Page Banner

United States Department of Agriculture

Agricultural Research Service

Title: Influence of Planting Date on Sunflower Stem Weevil (Coleoptera: Curculionidae) Larval Density and Parasitism in Oilseed and Confection Sunflower in the Western Kansas

Authors
item Charlet, Laurence
item Aiken, Robert - KANSAS STATE UNIVERSITY

Submitted to: Crop Management at www.cropmanagement.org
Publication Type: Peer Reviewed Journal
Publication Acceptance Date: July 12, 2005
Publication Date: August 12, 2005
Citation: Charlet, L.D., Aiken, R.M. 2005. Influence of planting date on sunflower stem weevil (Coleoptera: Curculionidae) larval density and parasitism in oilseed and confection sunflower in the western Kansas. Crop Management. Available: http://www.plantmanagementnetwork.org/cm

Interpretive Summary: The sunflower stem weevil infests stalks of cultivated sunflower and can cause lodging resulting in loss of the head prior to harvest. Our objective was to determine whether altered planting dates could reduce weevil numbers in confection and oilseed type sunflower in the central High Plains production region. We evaluated the impact of planting date by measuring larval numbers within sunflower stalks, larval parasite species present, and parasitism of the larvae. Trials were conducted at Colby, KS, from 1999 to 2001, with plots planted in four planting periods. Results were consistent among years and between the two sunflower types showing that later planting dates reduced weevil density in stalks. Weevil numbers in stalks from the first seeding period until the last had decreased by 10% to 50%. Fewer weevils were observed in oilseed than confection hybrids. Reduced densities in the stalk can aid the producer in preventing losses from lodged plants. Seven species of parasites attacked the weevil larvae. Rates of parasitism were low, but wasps were actively attacking the weevils throughout the growing season. Research showed that delaying planting until after the early and later May planting dates reduced weevil numbers in the central High Plains.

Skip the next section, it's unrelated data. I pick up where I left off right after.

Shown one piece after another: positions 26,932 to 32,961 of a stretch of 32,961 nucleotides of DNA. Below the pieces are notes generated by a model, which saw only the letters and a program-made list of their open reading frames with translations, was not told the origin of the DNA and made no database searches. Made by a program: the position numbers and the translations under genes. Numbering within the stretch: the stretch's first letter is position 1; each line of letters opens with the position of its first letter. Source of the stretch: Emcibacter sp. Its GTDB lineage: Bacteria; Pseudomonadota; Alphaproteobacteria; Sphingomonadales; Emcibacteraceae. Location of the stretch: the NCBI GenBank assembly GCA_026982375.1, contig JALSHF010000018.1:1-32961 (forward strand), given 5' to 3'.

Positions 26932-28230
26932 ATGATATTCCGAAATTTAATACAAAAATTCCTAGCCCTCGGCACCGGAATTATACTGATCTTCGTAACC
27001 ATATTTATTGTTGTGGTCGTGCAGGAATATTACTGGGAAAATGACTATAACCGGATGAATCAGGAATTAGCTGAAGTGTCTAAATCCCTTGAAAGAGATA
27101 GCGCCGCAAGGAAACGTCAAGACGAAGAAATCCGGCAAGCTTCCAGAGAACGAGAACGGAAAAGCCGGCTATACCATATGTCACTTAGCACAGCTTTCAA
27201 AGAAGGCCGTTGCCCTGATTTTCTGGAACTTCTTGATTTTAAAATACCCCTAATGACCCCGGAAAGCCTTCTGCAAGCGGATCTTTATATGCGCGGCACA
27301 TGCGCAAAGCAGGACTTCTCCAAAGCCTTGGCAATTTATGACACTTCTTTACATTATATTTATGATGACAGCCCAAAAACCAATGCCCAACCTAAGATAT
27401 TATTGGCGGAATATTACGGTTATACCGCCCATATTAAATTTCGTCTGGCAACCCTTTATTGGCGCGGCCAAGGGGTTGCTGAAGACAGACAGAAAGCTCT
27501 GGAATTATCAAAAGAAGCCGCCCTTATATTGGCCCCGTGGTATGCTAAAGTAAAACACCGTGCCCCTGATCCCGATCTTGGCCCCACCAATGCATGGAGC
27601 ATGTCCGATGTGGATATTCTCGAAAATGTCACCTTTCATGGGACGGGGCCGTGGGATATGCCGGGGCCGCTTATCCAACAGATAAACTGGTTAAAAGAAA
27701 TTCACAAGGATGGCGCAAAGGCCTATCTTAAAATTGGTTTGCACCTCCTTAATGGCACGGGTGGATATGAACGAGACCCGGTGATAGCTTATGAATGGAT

Technical Abstract: The sunflower stem weevil infests stalks of cultivated sunflower and can cause lodging resulting in loss of the head prior to harvest. Our objective was to determine whether altered planting periods could reduce weevil densities in confection and oilseed sunflower in the central High Plains production region. We evaluated impact of planting date by measuring larval density within sunflower stalks, larval parasitoid species present, and parasitization rates. Trials were conducted at Colby, KS, from 1999 to 2001, with plots seeded in four planting periods. Results were consistent among years and between the two sunflower types showing that later planting dates reduced weevil density in stalks. Weevil numbers in stalks from the first seeding period until the last had decreased by 10% to 50%. Fewer weevils were observed in oilseed than confection hybrids. Reduced densities in the stalk can aid the producer in preventing losses from lodged plants. Seven hymenopteran parasitoid species were reared from weevil larvae. Nealiolus curculionis (Fitch) and Neocatolaccus tylodermae (Ashmead) were the most common species. Parasitization rates were low, but wasps were actively attacking the weevil throughout the growing season. Research showed that delaying planting until after the early and later May planting periods reduced weevil densities in the central High Plains.

Last Modified: 10/20/2014
Footer Content Back to Top of Page